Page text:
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My Bible Students are Becoming Authors

January 18, 2015

I have a classroom of authors.

Authors and theologians, actually.  The in-class study time is intense – and yet hushed.

To the strains of Bach’s Brandenberg Concertos, my sophomore and junior Bible students are quietly discussing, asking, pondering, and editing.   Publication time is near, and we want the finished product to be ready.

You see, we’re creating a Bible commentary online, absolutely free for anyone who wants help in their Scriptural studies.  This is not only a class project, it’s a ministry.

1d“I like this,” said Jared.  “I like the idea of being able to help youth groups and teens around the world.  I don’t think of this as an assignment.”  And really, it’s not.  Oh, of course I give my students a letter grade, but the impact of the outreach goes far beyond the Grace Christian Academy’s walls here in Tennessee.  We want to have an easy-reference Bible commentary that can be used all over the globe, from a Christian retreat in Maine to a Bible study in Arizona to a conference in Montana.  Or Alberta.  Or London.

Kelly approaches my desk.  “I’m not sure if I should concentrate on Herod’s Edomite heritage or discuss the magi’s origins.”  We talk for a bit and she decides to work on Herod’s background.  “Oh,” she calls back to me, “researchers say he probably suffered from Fournier’s Gangrene.”

“That’s right,” I replied.  “It probably brought on his paranoia.”

She reads it and winces. “That’s disgusting.  But I’ll write about it, too.”

It’s called the Brickyard Bible, because we are slowly but surely building a study that will stand secure and reliable for serious Christians who want to get more meat in their studies.  The project is slow, but it’s strong.  Brick by brick.

Bert has hit upon a mother lode of Messianic prophecies.  “I mean, I know we talked about them in class, but this stuff is great.  Over three hundred of them.  Where do I start?”  His usual quiet manner betrays a hint of a smile.  He’s excited.  “How many entries can I submit?”

“No limit,” I said, “but no simple copy-and-paste, either.  Study the source.  Look up the Hebrew or Koine Greek where necessary.  Give some insight if possible.  And no messy grammar – let’s make this look good.”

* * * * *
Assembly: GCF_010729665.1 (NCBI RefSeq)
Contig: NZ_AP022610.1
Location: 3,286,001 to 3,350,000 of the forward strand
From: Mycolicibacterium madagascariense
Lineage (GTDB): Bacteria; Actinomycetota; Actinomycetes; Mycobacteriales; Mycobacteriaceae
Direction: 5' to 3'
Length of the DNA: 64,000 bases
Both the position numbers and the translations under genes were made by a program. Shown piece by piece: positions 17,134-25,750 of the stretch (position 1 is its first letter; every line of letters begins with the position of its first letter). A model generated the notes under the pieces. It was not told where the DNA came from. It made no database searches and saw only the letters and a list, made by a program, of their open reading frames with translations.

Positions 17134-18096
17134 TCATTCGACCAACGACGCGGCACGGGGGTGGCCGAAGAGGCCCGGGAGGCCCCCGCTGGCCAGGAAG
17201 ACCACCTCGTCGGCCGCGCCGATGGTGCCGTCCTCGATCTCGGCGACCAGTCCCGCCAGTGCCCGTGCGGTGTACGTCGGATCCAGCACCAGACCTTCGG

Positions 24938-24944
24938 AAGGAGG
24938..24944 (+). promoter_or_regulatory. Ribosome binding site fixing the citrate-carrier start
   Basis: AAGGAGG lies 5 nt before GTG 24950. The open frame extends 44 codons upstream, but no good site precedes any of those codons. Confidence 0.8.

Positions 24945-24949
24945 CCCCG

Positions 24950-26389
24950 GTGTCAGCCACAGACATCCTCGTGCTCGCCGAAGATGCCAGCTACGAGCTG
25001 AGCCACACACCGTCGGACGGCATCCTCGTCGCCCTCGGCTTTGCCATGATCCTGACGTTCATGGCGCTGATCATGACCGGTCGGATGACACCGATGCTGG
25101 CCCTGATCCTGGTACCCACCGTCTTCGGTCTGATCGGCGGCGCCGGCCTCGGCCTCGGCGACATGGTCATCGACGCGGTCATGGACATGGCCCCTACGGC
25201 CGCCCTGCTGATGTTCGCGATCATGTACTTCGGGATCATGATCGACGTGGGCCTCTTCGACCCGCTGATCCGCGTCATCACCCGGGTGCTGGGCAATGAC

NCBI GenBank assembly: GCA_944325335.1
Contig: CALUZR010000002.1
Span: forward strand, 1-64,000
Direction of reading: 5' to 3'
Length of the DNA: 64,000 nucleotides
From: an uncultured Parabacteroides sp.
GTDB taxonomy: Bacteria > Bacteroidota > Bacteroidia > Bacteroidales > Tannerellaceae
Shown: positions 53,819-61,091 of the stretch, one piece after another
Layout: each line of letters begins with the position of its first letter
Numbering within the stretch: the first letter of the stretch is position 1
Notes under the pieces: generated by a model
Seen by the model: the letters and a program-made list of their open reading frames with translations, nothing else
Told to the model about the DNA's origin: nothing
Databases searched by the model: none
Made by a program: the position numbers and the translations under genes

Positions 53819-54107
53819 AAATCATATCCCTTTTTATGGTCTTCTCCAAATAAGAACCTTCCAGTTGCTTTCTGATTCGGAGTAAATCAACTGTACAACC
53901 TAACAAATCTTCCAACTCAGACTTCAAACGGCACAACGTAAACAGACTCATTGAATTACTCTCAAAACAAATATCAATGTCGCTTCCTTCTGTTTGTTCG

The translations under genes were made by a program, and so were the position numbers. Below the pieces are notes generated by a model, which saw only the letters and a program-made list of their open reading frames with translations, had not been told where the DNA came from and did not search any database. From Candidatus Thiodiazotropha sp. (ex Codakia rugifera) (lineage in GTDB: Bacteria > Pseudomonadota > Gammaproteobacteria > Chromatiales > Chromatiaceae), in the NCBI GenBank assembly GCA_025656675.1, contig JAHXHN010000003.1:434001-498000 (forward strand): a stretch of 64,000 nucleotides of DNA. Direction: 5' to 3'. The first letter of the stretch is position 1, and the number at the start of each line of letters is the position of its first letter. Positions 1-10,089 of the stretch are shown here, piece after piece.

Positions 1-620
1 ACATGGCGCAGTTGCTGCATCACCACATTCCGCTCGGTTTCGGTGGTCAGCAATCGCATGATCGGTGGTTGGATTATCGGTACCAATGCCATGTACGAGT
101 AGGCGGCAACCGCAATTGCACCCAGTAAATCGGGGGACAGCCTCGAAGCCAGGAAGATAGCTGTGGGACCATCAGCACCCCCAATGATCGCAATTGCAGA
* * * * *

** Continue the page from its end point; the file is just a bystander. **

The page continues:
So here I am, spending the weekend with hundreds of entries.  I’m editing and tweaking and really having a grand time doing this.  This is kinetic education.  It also fills a need around the Christian youth group world.  In my youth pastor days, I clearly recall the dearth of good, deep Scripture study material aimed at youth groups.  Very little dealt with contemporary issues in a mature manner.  Most of the devotionals appeared to be hurried and anemic, slammed together in an attempt to meet a deadline. (Later, when I worked for some Christian publishing businesses, I found out that this was often true.) Other commentaries simply ignored the teenage world, often loading their pages with medieval rhetoric that didn’t relate to the issues of today’s young Christian.

We’re trying to meet a need.  It’s going to take a lot of work, and hopefully it will never end.  We realize that the task is monumental, so I’ve set more attainable goals; we’re building across the first five books of the New Testament for this year’s project, chapter by chapter.

Rick approaches my desk.  “I finished a report on Matthew chapter  four, and I’d sort of like to jump over to Romans chapter one.  Is that okay?”

“Any particular subject in that chapter?” I ask.

He nods.  “I’d like to tackle that early part about seeing the invisible God.”  I nod back, and he’s off to his desk, typing and reading furiously.  I cannot tell you how much this excites me.  These students are showing me an impressive amount of talent and energy, all with a missionary zeal.

Marissa re-types her entry numerous times before sending it to me; she wants it to be as exacting as possible.  Nate writes a personal illustration around his study of Jesus’ temptations.  He’s faced trials, and he wants other teens to learn from his experiences.

This is the manifestation of what I call the 2-2-2 Principle.  As I read in 2 Timothy 2:2, I am committing the Bible truths to faithful students who are in turn becoming teachers of the Scripture themselves.  It’s every Bible teacher’s dream.

There’s no profit.  Nobody makes a dime.  That’s not why we’re doing this.

Now, Super Bowl weekend is our official launch, but I’ll let you have a preview screening, so to speak.

Here’s an early peek at it, if you’d like to take a look:   Mind you now, you’re looking at the beginning stages; there’s a long way to go until the February launch weekend.

Please pray for us, and the two-fold impact of what we are doing.  My students are learning and teaching at the same time.

“I have no greater joy than to hear that my children are walking in the truth.”  – 3 John 1:4




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  1. Brad, what an awesome project! I will be passing this on to a friend of mine who is utterly frustrated with Pastor’s who won’t consider allowing him to teach the youth basic Bible doctrine and here you are soon to launch an online doctrinal study written by and for teens. My friend holds no doctorate but he spends hours each day studying his Bible and is convinced, as am I, that young adults need this foundation or else reap the consequences of yet another generation floating in the quagmire of relavatistic philosopuke! (Try that one out on the kids!) I’d be interested in the resistance stories you’ve had initiating the project…never mind…negative focus is counter productive. Thanks for sharing!

  2. Thank you Neil, and of course I would love it if you would become a contributing author as well!

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